POSTED ON 22/06/2010

There was an article way back in the American wine magazine, The Wine Spectator, on BYO (bring-your-own-bottle) restaurants. One of the magazine’s reporters had held his nose to rummage in the dustbins of various American BYOs and came up with the depressing conclusion that most people had taken along the cheapest wines they could lay their hands on.

Up to a point, the kind of wine you take depends on the type of restaurant you go to. If it’s a cheap Thai or Indian curry house with no drinks licence, then almost anything goes. If on the other hand you were to take advantage of a good London restaurant’s BYO policy and take along a bottle of Echo Falls, not only would you be missing the point, but you’d most likely be met with Bateman-cartoon like open mouths (not for the consumption of the wine, that is).

The point of BYO is to encourage you to dine out by bringing your own wine, yes, but the sort of wine you wouldn’t be able to afford if it were on the wine list because the usual restaurant mark-up would put it beyond your reach. It doesn’t have to be a special wine, but likely as not, it’s a wine you’ve been nurturing in your cellar for a while and are looking for the right occasion for drinking it.

Until now, only a few restaurants have offered the chance to take your own wine, but in forming the BYO club, husband and wife team Chris and Khadine Johnson Rose have persuaded a few more top restaurants in London and major UK cities to join in the scheme. And many restaurants, who’ve seen numbers drop as eating out drop as a result of the tough economic climate, have happily embraced the initiative.

Chris and Khadine Johnson Rose had been talking the idea through for a while. ‘When we read your article in The Independent about the high margins restaurants charge, it got us thinking how could we consider getting restaurants to do BYO’, says Khadine. ‘We worked out that it could be those with higher margin on their food that generally have a fabulous wine list as well. We were asking them to be less precious about their wine list’.

After much footslogging, they succeeded in getting a sufficient critical mass of restaurants, nearly 50, to sign up to the idea to make forming the BYO Wine Club a feasible idea. The list includes include Aubergine, Arbutus, Club Gascon, Rasoi, Cambio de Tercio and Boisdale, establishments acclaimed, in other words, as much if not more for their food than their wine. The restaurants are happy to be involved because they don’t pay to go on the list but it works for them because the BYO Wine Club brings in the sort of diners they’re hoping to attract and gives them excellent opportunities for repeat business.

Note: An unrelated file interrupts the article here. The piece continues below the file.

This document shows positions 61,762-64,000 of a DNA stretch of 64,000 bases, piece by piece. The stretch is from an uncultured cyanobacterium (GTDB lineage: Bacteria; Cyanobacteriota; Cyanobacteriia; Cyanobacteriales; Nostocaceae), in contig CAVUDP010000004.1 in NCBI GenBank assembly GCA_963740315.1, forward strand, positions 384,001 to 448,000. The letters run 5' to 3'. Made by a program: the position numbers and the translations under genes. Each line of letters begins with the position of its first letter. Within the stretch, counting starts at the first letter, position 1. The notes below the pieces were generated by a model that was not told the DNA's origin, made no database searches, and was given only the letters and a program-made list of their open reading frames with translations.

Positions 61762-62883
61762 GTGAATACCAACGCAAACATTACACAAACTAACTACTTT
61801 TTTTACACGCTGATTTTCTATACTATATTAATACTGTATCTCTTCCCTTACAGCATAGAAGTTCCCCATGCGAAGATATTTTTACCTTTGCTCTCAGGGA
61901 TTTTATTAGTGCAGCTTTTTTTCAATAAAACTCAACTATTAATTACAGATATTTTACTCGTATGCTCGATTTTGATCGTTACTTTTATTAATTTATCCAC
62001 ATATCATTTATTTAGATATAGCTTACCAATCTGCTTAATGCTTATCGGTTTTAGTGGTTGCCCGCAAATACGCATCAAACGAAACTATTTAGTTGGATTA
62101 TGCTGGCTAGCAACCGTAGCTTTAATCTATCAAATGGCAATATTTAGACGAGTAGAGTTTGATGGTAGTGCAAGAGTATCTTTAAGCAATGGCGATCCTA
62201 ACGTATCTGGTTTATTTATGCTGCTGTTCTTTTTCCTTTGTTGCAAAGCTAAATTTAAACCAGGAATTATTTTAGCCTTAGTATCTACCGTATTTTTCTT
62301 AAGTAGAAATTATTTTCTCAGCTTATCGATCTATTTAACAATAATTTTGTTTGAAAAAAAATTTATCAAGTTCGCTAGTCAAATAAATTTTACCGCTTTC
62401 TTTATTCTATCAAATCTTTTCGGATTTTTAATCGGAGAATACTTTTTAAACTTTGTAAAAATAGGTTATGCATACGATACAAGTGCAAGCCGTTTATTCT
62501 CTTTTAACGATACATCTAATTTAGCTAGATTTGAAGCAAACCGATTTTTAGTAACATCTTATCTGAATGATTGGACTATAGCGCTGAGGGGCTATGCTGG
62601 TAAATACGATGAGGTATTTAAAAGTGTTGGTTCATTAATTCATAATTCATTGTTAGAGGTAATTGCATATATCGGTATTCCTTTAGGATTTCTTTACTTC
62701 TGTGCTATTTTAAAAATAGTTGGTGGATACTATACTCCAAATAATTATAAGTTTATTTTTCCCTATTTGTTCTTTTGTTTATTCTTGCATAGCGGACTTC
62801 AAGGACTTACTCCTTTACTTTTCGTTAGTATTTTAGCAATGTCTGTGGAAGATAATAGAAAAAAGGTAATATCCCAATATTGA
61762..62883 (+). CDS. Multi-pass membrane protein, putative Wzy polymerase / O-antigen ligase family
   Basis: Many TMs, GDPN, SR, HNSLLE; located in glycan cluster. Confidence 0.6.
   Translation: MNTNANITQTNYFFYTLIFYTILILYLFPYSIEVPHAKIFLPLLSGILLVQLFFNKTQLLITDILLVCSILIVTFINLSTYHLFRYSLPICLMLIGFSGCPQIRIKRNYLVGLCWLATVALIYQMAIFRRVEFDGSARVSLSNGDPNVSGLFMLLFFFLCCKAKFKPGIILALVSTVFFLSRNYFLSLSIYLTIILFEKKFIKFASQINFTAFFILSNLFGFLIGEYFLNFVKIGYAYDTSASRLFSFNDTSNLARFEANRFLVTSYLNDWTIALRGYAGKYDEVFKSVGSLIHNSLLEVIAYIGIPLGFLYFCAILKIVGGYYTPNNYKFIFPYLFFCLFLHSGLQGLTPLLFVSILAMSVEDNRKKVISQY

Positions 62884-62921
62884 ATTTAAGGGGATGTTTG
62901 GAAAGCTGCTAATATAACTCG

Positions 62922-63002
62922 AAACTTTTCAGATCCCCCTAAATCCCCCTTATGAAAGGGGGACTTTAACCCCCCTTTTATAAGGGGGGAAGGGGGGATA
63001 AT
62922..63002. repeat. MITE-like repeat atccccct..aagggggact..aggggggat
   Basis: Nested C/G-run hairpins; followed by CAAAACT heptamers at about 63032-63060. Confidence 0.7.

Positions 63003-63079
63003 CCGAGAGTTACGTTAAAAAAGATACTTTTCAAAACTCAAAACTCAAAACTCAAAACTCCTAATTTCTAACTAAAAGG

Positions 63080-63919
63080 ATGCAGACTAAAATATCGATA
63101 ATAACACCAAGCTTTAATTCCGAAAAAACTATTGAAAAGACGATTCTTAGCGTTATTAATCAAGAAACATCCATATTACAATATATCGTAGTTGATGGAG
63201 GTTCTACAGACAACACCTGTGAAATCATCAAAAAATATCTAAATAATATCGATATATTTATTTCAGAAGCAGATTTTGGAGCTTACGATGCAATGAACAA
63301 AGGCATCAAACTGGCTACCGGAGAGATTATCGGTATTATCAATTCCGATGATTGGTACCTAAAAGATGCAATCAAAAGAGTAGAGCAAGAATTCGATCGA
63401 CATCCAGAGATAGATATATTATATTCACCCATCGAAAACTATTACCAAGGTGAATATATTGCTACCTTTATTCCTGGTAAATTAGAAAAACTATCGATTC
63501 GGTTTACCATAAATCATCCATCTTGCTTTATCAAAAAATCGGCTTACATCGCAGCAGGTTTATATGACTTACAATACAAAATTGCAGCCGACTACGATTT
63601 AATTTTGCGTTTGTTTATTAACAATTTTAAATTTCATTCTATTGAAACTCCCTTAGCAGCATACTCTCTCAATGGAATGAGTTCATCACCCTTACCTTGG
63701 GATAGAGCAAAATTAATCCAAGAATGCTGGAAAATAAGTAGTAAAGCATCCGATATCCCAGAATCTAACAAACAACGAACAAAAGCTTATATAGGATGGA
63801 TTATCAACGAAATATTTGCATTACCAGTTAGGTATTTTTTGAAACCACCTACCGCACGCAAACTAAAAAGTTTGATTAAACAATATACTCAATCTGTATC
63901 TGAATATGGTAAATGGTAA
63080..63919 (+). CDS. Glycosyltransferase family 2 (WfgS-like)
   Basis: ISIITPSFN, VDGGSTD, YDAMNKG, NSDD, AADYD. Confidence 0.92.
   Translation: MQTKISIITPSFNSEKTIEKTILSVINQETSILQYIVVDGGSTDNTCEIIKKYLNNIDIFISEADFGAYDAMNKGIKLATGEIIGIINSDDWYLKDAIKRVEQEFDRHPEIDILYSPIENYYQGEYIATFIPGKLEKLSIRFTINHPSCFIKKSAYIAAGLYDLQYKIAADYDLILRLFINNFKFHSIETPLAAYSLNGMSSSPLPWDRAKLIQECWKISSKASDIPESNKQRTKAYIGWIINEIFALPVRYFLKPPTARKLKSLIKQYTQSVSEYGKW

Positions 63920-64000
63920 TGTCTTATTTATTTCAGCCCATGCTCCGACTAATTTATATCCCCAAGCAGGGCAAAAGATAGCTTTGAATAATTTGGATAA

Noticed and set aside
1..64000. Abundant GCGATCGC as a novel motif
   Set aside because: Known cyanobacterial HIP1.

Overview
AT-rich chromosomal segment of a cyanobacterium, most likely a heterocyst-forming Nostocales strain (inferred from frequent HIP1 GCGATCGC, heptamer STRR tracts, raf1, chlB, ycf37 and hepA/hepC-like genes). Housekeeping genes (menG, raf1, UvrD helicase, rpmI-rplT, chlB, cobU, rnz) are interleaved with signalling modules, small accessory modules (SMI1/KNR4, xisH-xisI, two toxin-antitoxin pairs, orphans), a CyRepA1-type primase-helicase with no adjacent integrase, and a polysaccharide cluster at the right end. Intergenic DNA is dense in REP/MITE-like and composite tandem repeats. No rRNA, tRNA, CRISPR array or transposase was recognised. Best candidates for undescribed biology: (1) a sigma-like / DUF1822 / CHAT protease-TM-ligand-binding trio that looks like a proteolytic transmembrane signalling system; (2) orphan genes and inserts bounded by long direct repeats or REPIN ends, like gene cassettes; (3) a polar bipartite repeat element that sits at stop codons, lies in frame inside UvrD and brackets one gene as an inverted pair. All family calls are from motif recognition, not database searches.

Initial membership of the BYO Wine Club is £75 a year, which will rise to £100 later in the year, but those who’ve been part of the start-up will continue to pay £75 a year. ‘The fee is partly about the hard work we put into this’, says Khadine, ‘but we were also very aware that if you don’t have a membership fee, you won’t attract true wine lovers, which is not what restaurants want. They want to know that members are epicureans and being given this privilege’.

Because it’s a club, the restaurants have to welcome guests as part of the deal, which may vary from restaurant to restaurant. Some such as Arbutus and Wild Honey will apply a modest corkage charge, typically £10 a bottle, others none, and it’s up to each restaurant to say what day of the week the deal will apply, whether it’s lunch or dinner and if there’s a minimum spend, ‘to ensure you don’t get someone taking advantage by just ordering a side salad and bringing in three bottles’. Chris and Khadine were encouraged by this month’s launch of the Club, with dinners in three top London restaurants, Tom Aikens, Boisdale and Rasoi.

The BYO Wine Club has a partner in the UK wine chain Nicolas, which will be offering wines with an in-store bottle neck promotion called ‘take me to dinner’. Nicolas is just ‘a friend’ in the partnership and while it will feature a different BYO club in its newsletters, there’s no obligation for anyone to bring along a bottle of wine bought from the chain. Chris and Khadine Johnson Rose now plan to add more to the website, including special events where members can bring along their own wines. For more information visit the website at


Square Meal & Imbibe Magazine is holding a free on-trade drinks exhibition exhibition, Imbibe 2010, (, at Earls Court on July 13th & 14th. The exhibition aims to cover, spirits, champagne and beers, mixers and is primarily aimed at drinks professionals. There is a video about the event ( and a Facebook event page

Farewell the, Booze Cruise

So, farewell then, booze cruise, as Tesco and Sainsbury’s are expected to follow Oddbins’ example and close their operations in Calais in the face of the strong Euro. The big boys made hay while the sun shone. And let’s face it, there are better places to buy wine in France than Calais. You will not be missed.

And finally…

Here’s a handy little wine temperature chart from the boys and girls at

Snooth's temperature chartSnooth's temperature chart

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